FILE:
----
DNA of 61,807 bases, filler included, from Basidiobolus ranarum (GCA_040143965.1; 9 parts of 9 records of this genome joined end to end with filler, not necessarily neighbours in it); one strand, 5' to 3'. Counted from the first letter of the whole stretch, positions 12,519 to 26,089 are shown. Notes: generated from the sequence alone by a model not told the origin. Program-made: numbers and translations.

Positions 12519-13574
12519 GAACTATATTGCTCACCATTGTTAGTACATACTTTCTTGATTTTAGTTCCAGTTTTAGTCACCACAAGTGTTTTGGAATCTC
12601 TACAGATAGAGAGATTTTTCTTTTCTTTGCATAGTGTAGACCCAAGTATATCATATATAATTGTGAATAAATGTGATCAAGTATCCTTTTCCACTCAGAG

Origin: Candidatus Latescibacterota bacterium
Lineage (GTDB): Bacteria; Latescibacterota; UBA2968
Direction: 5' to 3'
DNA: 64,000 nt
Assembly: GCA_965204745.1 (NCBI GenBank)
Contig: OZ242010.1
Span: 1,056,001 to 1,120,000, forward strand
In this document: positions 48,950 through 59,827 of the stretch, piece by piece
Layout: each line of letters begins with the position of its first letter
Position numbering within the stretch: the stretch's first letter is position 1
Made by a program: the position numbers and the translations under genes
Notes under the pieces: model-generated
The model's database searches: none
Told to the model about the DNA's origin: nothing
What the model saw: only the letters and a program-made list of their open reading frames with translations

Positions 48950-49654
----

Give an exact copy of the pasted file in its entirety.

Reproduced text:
DNA of 61,807 bases, filler included, from Basidiobolus ranarum (GCA_040143965.1; 9 parts of 9 records of this genome joined end to end with filler, not necessarily neighbours in it); one strand, 5' to 3'. Counted from the first letter of the whole stretch, positions 12,519 to 26,089 are shown. Notes: generated from the sequence alone by a model not told the origin. Program-made: numbers and translations.

Positions 12519-13574
12519 GAACTATATTGCTCACCATTGTTAGTACATACTTTCTTGATTTTAGTTCCAGTTTTAGTCACCACAAGTGTTTTGGAATCTC
12601 TACAGATAGAGAGATTTTTCTTTTCTTTGCATAGTGTAGACCCAAGTATATCATATATAATTGTGAATAAATGTGATCAAGTATCCTTTTCCACTCAGAG

Origin: Candidatus Latescibacterota bacterium
Lineage (GTDB): Bacteria; Latescibacterota; UBA2968
Direction: 5' to 3'
DNA: 64,000 nt
Assembly: GCA_965204745.1 (NCBI GenBank)
Contig: OZ242010.1
Span: 1,056,001 to 1,120,000, forward strand
In this document: positions 48,950 through 59,827 of the stretch, piece by piece
Layout: each line of letters begins with the position of its first letter
Position numbering within the stretch: the stretch's first letter is position 1
Made by a program: the position numbers and the translations under genes
Notes under the pieces: model-generated
The model's database searches: none
Told to the model about the DNA's origin: nothing
What the model saw: only the letters and a program-made list of their open reading frames with translations

Positions 48950-49654